An UI element represents and defines a Flash asset (.swf file), that is usable by the engine. All UI Elements are defined as an XML script file located in
GameSDK/Libs/UI/UIElements. The XML file contains all the information, which the engine needs in order to use the Flash asset in game.
Defining an UI Element
So imagine we have a HudElements Flash asset and we want to use it in the engine. You have to create a HudElements.xml file and save it in
GameSDK/Libs/UI/UIElements as previously mentioned.
The XML script contains blocks for functions, events, variables, arrays, and movie clips. These blocks are used by the engine to create Flowgraph nodes automatically. The nodes can be used than in UI Actions or Flowgraph to script UI logic.
Functions that should be callable from outside ( UI Actions / Flowgraph ) need to be defined in the <functions> block of the element.
e.g. an actionscript function to set a health bar:
This can be defined in the xml as:
- The <function> block declares the function.
- name="..." is the name of the function that is visible in the Flowgraph and funcname="..." is the real name of the function in the actionscript.
- The <param> block declares, what parameters the function is supposed to receive.
- name="..." is the name of the parameter as displayed in the Flowgraph node. (the function can contain multiple parameters)
- desc="..." is the text, that will appear, if a user hovers over the parameter in Flowgraph. This is used to help other users, when they are using your Flowgraph nodes. If they don't know what a parameter is for, they can check the user friendly description provided by the developer.
- type="..." is the type of the variable. It can be one of the following: int / bool / string / float . If you dont specify anything, the parameter will be of type "any" and node will try to convert the incoming value and pass it to Flash. It is a good practice to specify your parameter type to avoid potential problems.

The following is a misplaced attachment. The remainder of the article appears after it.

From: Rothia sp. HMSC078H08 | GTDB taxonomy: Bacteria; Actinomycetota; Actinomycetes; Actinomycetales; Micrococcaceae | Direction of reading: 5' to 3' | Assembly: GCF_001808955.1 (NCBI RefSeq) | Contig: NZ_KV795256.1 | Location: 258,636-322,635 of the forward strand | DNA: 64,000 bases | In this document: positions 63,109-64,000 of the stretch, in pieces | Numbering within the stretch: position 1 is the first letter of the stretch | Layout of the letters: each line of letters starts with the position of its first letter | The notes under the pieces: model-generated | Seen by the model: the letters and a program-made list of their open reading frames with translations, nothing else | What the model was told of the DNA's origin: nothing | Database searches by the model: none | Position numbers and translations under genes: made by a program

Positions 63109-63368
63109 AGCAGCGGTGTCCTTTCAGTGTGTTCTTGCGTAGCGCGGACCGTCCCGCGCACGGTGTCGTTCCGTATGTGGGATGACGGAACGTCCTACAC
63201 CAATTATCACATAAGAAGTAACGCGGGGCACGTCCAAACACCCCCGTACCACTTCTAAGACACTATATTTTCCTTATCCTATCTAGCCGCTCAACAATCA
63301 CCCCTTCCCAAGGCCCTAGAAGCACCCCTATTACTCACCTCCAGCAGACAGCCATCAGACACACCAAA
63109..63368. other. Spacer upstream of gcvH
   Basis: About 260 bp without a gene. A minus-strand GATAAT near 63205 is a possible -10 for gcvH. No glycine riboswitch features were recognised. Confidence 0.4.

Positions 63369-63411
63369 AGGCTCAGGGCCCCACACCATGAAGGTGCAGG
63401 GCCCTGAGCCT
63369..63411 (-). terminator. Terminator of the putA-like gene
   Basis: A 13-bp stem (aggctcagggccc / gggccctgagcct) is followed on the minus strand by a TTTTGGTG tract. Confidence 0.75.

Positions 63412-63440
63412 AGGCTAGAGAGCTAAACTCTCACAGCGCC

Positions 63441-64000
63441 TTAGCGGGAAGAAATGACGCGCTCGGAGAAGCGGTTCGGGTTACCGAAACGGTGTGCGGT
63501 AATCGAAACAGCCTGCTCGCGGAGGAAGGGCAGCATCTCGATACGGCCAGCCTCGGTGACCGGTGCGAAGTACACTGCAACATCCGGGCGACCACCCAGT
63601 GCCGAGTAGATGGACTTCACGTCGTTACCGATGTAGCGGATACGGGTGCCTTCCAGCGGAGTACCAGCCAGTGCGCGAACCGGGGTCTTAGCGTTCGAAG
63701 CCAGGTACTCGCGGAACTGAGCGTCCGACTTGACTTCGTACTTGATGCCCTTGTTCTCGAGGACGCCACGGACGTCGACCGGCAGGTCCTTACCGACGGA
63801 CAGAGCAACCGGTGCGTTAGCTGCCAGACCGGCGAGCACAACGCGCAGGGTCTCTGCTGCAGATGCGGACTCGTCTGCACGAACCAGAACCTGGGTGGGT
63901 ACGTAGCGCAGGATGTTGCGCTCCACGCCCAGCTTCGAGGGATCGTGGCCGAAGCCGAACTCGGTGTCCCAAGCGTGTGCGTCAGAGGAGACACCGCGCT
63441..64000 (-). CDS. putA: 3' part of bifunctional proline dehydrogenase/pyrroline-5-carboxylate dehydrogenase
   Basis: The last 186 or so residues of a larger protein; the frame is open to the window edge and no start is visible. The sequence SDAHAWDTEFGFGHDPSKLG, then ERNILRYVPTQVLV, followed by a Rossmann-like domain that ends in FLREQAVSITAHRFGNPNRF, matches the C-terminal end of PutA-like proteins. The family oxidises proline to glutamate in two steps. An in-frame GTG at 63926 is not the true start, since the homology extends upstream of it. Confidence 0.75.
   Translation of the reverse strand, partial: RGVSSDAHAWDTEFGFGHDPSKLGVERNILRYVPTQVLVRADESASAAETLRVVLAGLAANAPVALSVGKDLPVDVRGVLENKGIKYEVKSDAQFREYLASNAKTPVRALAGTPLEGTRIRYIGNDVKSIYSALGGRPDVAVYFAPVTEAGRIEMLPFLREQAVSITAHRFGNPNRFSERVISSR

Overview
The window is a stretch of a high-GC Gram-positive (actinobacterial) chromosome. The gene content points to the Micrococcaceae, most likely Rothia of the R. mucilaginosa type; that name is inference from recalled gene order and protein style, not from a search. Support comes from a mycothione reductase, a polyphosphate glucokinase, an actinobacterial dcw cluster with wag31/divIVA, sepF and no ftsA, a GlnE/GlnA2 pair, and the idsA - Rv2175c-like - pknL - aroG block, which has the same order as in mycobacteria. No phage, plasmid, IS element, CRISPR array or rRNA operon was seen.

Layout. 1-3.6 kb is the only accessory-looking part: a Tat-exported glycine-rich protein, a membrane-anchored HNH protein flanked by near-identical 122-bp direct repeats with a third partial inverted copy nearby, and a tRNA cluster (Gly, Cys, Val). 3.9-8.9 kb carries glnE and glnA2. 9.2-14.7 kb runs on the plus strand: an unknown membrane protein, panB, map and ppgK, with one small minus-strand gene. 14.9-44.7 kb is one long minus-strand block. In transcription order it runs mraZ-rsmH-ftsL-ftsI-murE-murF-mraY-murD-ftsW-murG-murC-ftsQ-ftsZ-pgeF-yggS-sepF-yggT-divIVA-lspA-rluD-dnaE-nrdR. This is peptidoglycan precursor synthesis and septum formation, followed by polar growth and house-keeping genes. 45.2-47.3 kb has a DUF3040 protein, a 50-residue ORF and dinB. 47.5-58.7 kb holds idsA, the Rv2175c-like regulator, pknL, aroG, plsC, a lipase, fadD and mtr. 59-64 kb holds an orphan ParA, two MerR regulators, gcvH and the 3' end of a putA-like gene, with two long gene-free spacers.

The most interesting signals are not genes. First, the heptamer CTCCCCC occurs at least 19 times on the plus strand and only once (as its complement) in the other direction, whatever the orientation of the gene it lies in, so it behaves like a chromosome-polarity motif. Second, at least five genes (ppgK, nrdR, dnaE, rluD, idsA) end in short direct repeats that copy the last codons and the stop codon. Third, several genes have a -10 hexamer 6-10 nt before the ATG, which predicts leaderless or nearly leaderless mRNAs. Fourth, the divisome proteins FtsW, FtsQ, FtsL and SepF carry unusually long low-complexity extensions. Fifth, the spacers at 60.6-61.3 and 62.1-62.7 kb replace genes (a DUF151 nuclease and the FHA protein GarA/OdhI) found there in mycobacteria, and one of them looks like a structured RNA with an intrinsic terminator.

The system will automatically create a node for the Flowgraph, with which we can call this function.
To get notification about some user interaction, e.g. if a button was pressed, events can be defined in the <events> block. To trigger an event in your actionscript code you have to call fscommand("commandString"). These fscommands are handled by the engine.
e.g. in the onPress function of a button you can call fscommand with the string "onMyButtonPressed" and some arguments.
To handle this event add a <event> tag into the <events> list:
The system creates a node to handle this event:
Variables, Arrays and MovieClips
Access to an array or a variable can also be defined in the xml file.
Just add a <variable> tag into the <variables> block, an <array> tag to the <arrays> block, or a <movieclip> tag into the <movieclips> block.
To get or set a variable select the variable in the dropdown list of the UI:Variable:Var or UI:Variable:Array flownode.
You can also access your defined MovieClips via FlowNodes.
Displaying a UI Element
To show or hide a UI element use the UI:Display:Display node. You can select the element in the drop-down list. If the element is not in the list, this means there is something wrong with the XML script file defining the Flash asset.